In an era of well-dressed portfolio managers and activist shareholders, there is an old-school investment management firm known as Dodge & Cox.
It was started in the 1930s by a pair of Depression-era bankers hoping to make money and serve clients. Today, the San Francisco-based asset manager still gets by on little overhead; it has no sales force or public relations team, while managing $129 billion and charging rock-bottom fees.
It initiated three new positions in recent months and in the fourth quarter of the year.
Dodge opened a 10% ownership interest in Tyco International (TYC, Financial), the New Jersey-based security systems company that merged through a tax inversion deal with Irelands multinational conglomerate Johnson Controls International PLC (JCI, Financial) two years ago.
Johnson reflects a healthy financial situation, though it has been plagued by a weak stock price since its controversial merger. Back then, it was accused of dodging corporate taxes; Fortune magazine termed the effort outrageous. Tyco shareholders apparently also avoided tax penalties.
Over the last several months, the asset manager also expanded its ownership stake in two other companies. It owns more than 11% of communications equipment provider Juniper Networks Inc. (JNPR, Financial) and about 10% of software company Micro Focus International PLC (MFGP, Financial).
Bulk of holdings
The bulk of its holdings are in financial stocks and stocks of health care and technology companies.
Over the years, Dodge has stayed true to an investment style rooted in the fundamentals. That is, steering clear of popular choices that come at a price they would rather not pay; investing when valuations are low; investing in companies whose current valuations dont reflect their long-term earnings and cash-flow prospects.
Morningstar describes the company as having a decisive value approach that inspires confidence.
Its rate of return in 2016 was 21.27%, beating the S&P 500s 11.96%. In 2015, it posted a loss of 4.47% compared to the S&Ps 1.38%.
Its five-year cumulative is 119.4%, or 17% a year, compared to the S&Ps 98.2%, or 14.7% a year.
In late February, Dodge and Cox purchased more than 92.8 million shares valued at over $4.4 billion of Tyco. The new shares sit in about 3% portfolio space. Dodge had sold out of Tyco several months after the merger with Johnson Controls in the third quarter of 2016. The end of February purchase cost an average price of $47.74 a share. (In its portfolio, the asset manager also holds 75 million shares of Johnson Controls, representing a value of $3.billion.)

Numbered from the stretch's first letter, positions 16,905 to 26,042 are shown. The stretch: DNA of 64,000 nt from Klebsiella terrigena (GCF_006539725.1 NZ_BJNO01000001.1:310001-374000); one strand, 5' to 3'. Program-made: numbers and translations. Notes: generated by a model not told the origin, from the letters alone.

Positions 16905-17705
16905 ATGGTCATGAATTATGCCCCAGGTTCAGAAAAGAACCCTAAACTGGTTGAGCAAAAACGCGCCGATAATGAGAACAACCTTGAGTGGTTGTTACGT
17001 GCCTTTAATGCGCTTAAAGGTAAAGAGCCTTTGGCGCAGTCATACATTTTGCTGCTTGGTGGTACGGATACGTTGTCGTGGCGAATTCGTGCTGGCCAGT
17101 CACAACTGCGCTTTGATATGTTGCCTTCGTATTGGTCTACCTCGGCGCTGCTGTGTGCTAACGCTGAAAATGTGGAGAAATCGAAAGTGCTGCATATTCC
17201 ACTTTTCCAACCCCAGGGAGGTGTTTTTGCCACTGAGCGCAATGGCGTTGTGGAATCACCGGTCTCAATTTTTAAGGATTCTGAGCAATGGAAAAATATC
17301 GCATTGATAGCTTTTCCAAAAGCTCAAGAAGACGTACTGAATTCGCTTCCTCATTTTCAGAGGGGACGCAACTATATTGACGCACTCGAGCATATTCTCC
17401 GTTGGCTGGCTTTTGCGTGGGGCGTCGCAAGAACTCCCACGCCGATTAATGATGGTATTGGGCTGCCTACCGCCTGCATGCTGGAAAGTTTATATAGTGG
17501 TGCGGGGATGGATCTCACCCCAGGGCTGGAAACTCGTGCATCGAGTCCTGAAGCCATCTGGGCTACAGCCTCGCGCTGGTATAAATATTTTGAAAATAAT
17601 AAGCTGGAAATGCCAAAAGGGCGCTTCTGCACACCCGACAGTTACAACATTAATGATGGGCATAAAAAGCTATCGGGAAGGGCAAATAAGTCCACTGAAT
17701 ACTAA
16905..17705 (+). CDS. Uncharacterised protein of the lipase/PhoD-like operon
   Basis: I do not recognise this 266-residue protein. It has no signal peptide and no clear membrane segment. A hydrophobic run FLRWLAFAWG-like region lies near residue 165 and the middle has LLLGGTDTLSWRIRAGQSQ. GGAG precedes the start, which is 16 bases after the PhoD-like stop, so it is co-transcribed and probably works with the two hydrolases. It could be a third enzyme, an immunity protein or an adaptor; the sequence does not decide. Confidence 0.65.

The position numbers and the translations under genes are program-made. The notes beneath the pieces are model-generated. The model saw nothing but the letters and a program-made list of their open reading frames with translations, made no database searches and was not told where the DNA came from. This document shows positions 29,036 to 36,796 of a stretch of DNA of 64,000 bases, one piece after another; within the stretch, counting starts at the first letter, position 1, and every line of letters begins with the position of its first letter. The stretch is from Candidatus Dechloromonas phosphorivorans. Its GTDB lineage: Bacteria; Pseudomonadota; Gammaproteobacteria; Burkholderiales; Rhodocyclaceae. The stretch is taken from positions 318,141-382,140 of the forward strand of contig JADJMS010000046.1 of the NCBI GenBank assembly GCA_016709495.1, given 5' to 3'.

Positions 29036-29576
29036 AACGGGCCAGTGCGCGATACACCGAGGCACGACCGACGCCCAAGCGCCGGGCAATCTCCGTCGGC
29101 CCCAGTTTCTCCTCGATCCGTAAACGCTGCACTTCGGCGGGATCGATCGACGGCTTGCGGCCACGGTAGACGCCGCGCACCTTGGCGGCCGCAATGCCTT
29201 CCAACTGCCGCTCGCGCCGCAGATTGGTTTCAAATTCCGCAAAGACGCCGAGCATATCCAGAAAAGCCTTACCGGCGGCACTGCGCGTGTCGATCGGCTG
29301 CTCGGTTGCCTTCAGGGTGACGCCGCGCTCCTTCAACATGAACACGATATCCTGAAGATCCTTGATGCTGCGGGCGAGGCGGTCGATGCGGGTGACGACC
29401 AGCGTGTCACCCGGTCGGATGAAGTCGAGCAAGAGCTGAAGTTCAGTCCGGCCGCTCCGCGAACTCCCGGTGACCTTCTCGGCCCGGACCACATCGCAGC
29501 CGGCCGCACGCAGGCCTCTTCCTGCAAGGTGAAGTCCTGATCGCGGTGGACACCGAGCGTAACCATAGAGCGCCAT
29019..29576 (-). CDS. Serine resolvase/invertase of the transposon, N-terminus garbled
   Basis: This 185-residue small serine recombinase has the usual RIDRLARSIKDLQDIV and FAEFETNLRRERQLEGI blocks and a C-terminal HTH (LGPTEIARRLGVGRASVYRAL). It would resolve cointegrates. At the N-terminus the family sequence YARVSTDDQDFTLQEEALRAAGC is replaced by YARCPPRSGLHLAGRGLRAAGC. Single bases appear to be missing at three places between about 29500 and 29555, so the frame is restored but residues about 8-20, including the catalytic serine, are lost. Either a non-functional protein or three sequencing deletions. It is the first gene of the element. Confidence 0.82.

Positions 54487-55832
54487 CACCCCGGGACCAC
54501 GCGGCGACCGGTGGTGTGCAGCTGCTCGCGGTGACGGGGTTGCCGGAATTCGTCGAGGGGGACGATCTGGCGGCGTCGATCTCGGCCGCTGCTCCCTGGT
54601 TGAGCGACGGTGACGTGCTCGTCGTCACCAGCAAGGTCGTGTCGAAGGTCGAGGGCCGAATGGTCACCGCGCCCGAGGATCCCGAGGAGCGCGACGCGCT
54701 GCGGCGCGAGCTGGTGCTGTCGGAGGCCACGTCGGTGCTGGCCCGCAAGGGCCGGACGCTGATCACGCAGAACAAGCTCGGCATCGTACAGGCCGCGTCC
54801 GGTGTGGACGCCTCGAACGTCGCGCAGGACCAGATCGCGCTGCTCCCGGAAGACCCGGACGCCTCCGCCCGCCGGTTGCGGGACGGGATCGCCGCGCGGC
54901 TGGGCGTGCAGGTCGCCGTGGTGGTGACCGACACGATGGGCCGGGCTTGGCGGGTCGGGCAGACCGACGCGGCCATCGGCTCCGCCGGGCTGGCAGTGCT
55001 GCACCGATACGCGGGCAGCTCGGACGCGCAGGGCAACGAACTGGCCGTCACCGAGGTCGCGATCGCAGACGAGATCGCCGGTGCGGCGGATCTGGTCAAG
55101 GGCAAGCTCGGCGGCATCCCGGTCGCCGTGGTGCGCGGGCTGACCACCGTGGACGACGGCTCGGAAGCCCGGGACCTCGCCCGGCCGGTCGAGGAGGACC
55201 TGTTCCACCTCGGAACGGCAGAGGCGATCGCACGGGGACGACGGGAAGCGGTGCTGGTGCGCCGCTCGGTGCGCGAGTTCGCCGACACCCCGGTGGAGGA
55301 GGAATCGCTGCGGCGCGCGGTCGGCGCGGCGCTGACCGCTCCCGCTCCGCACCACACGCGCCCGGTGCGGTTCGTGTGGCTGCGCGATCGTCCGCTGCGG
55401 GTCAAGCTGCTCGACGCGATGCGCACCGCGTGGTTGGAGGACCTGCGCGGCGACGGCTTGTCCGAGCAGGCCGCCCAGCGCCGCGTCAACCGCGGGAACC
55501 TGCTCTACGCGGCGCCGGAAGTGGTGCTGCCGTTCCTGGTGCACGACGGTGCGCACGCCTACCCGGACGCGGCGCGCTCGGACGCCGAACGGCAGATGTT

Johnson Controls saw revenue per share growth of 4.3% over the last 12 months. It has also seen its EBIDTA per share rise to $4.58 over the trailing 12 months, after years of declines. GuruFocus gives it a Piotroski-F score of 8, indicating a very healthy situation, among other positive signs: operating margins are expanding and the companys dividend yield is close to a two-year high.
The companys stock has been struggling in recent years. It has dropped by 10% year to date to under $37 a share.
Dodge bought 26 million shares of Barbie and Fisher-Price parent Mattel at the average price of under $16 a share in the final months of the year. The new holding sits in 0.31% of the portfolio.
The company suffers from years of declining revenue per share and gross margins. However, its price-sales ratio is close to a five-year low of 0.89.
It also likely will be indirectly hurt by the Toys 'R' Us bankruptcy filing, which leaves the toy maker without a sales channel, which could possibly affect short-term sales.
Year to date, shares of Mattel are down by 18% to about $13 a share. The companys share price has dropped by over 43% over a three-year period. Revenues were at $4.9 billion at the end of the year. EBIDTA per share in 2017 was reported at a loss of 36 cents a share compared to $2.23 a share in 2016.